The waltz music has a range of variation. Some examples are wiener-waltz, modern waltz, scampered waltz and the type of waltz that 'Brunkullans waltz' represents - a smooth waltz with plenty of long tones.
Only waltz variants that are suited for dance to the traditional Swedish 'gammaldans' music are however covered on this page.
Among all the different types of Swedish 'gammaldans' dances, it took us the longest time to find methods to freely vary the waltz.
At first some of the basic waltz dance steps will be introduced.. As in all dances we mostly combine many of these steps during the same dance.
In the Swedish language the word for waltz is also used for a roll. So in Sweden we have help of the language when learning waltz. A roll is something that is rotating around itself, and so we do when dancing waltz. The couple turns clockwise and counter-clockwise, while at the same time moving at a constant speed counter-clockwise around the floor.
The movement around the floor is maintained by taking a step on the first beat of each bar. The steps are taken alternately forwards and backwards. As the couple at the same time turns approximately half a turn for each bar, the movement will be approximately along a straight line. The course along the floor is maintained by adjusting the turning speed. When turning clockwise, a slower rotating speed will result in a turn left towards the centre of the floor, a faster speed will result in a turn right. When turning counter-clockwise the situation is reversed.
It is thus the step on the first beat in each bar that is the major step in waltz. It is possible to dance waltz using just a step on the first beat, but it will then be rather demanding to keep the balance.
For this reason two small support steps are used on beat two and three. The step sequence when dancing clockwise is thus: Step forwards on the right foot on beat one, move the left foot to the side of the right foot on beat two and transfer the weight to the left foot, move the weight back to the right foot on beat three. At the same time rotate with a smooth speed clockwise so the back will be in the dancing direction at the first beat on the next bar.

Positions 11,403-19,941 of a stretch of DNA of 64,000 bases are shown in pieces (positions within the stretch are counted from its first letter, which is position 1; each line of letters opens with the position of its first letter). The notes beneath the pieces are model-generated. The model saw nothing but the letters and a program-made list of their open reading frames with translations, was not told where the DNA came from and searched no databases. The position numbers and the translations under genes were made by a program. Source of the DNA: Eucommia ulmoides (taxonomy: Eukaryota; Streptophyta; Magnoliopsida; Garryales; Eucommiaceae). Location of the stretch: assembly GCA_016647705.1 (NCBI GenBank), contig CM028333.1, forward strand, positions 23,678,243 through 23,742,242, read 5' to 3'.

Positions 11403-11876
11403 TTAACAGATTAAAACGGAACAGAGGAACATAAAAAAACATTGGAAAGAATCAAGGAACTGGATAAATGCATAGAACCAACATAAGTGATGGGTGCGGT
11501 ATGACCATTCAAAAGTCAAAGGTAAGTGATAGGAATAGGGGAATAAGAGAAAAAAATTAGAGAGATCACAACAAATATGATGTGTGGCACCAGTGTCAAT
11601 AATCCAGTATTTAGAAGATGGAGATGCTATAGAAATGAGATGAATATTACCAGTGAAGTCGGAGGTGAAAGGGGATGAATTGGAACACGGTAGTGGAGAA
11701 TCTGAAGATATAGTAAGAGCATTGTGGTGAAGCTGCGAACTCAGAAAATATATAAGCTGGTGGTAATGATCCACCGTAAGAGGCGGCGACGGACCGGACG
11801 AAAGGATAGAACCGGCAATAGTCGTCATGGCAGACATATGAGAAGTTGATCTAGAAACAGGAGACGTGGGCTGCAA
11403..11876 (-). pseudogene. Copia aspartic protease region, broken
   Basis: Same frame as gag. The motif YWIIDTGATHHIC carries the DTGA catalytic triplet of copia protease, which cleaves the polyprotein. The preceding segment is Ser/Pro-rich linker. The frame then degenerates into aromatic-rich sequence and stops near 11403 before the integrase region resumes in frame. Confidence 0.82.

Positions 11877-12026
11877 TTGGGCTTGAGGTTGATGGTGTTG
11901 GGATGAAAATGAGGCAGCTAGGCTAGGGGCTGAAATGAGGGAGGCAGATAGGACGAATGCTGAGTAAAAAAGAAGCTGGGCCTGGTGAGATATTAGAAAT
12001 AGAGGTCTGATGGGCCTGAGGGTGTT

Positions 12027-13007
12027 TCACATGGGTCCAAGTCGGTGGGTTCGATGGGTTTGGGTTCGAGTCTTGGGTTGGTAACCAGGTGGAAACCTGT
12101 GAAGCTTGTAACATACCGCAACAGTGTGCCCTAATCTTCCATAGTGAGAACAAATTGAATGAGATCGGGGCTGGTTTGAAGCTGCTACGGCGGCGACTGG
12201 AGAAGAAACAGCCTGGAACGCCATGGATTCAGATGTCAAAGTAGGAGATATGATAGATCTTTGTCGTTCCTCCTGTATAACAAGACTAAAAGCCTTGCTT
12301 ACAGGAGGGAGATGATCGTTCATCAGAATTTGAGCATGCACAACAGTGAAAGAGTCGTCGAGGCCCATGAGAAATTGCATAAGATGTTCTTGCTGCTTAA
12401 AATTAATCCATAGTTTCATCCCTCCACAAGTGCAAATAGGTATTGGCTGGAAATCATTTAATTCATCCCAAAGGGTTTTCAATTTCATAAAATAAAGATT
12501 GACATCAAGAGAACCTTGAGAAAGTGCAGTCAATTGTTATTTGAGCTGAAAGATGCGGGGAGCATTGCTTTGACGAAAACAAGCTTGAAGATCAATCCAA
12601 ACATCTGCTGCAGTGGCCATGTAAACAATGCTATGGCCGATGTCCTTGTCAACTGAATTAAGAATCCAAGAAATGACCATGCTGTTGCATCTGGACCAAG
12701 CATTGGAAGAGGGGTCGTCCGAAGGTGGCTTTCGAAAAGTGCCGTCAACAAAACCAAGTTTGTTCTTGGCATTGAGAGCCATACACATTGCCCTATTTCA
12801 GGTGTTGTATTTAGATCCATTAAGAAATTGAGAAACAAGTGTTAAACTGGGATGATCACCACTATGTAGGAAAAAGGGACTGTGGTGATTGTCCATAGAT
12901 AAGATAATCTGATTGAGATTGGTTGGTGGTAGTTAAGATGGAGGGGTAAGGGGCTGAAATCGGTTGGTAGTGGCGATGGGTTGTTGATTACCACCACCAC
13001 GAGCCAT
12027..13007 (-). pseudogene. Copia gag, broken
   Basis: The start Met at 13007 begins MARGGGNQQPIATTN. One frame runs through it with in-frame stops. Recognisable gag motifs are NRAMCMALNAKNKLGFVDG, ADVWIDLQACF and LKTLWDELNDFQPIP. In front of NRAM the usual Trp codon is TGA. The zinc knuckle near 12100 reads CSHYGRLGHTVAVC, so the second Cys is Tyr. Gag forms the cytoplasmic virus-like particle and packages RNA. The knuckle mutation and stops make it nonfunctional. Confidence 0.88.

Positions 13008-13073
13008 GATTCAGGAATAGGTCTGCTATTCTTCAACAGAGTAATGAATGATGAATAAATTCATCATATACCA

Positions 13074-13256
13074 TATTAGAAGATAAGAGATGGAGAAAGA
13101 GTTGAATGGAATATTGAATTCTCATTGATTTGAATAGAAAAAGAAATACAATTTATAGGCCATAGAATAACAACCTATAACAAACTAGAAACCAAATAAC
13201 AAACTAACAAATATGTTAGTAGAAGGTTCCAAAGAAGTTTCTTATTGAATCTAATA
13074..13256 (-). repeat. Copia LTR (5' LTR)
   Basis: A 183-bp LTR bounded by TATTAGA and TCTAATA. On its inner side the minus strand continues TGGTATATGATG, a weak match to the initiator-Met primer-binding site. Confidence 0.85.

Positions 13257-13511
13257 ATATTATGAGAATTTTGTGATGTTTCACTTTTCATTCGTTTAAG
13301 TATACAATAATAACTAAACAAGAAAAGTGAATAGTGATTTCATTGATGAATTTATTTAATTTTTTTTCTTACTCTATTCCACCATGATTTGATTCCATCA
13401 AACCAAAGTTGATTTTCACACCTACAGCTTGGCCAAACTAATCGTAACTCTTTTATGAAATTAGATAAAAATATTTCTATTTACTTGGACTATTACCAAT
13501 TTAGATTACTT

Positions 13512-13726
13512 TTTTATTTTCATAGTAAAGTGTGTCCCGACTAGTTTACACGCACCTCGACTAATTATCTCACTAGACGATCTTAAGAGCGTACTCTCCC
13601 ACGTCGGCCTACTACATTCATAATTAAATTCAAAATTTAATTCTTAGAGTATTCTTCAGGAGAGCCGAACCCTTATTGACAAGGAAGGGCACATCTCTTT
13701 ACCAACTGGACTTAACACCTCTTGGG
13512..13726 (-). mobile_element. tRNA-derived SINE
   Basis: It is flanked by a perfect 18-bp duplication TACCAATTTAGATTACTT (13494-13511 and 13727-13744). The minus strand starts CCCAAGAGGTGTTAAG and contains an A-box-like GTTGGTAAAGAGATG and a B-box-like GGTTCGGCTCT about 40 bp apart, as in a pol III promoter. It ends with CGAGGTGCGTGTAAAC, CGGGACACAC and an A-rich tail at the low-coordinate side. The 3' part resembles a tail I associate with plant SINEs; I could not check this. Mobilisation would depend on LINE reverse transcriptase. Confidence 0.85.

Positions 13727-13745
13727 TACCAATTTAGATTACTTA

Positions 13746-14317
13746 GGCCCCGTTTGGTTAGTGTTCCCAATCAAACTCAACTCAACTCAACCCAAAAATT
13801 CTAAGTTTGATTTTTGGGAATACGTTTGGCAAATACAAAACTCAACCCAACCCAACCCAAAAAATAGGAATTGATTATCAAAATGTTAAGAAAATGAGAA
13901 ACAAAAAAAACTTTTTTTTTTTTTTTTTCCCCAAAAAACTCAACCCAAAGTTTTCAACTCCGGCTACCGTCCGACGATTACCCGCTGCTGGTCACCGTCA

On the first beat of the next bar step backwards to the left foot, on the second beat move the right foot to the side of the left foot and transfer the weight to the right foot, on beat three move the weight back to the left foot. At the same time continue to rotate so you are prepared to climb forwards on the first beat of the next bar.
The dance will be much more enjoyable if the floor is smooth and you have shoes with a leather sole that easily can slide on the floor. A major part of the rotation is thus maintained by turning on the soles, rather than by stepping. The steps are thus mainly taken forwards and backwards, and in between you turn mainly on the soles.
The follower takes her steps in the opposite direction to the leader, that is when the leader dances forwards the follower dances backwards. The dance runs smoother if you dance close to each other and, take your step forwards between your partner's legs.
When changing the turning direction, stop rotating and start rotating in the other direction, and at the same time take the following step on beat one in the same direction as the preceding (forwards/forwards or backwards/backwards).
One method to start practising waltz is to first just take the steps on your own forwards and backwards without rotation. When this works start rotating with a slow but constant speed. After some time the rotation speed can be increased to a half turn per bar.
In stigvals there are only two steps for each bar. In other words, the steps are similar with the usual walking step in the polska, and the steps used when turning are also sometimes used in the polska. The turns are done both clockwise and counter-clockwise. The step counter-clockwise is mostly called bakmes.
When starting a clockwise turn forwards, begin to take a step with the right leg forwards and to the right, at the left (out) side of your partner's right foot. On the second beat there is a movement of the weight forwards and a clockwise rotation, but at this beat there is no step. On the third beat step forwards to your left foot without interrupting the turn.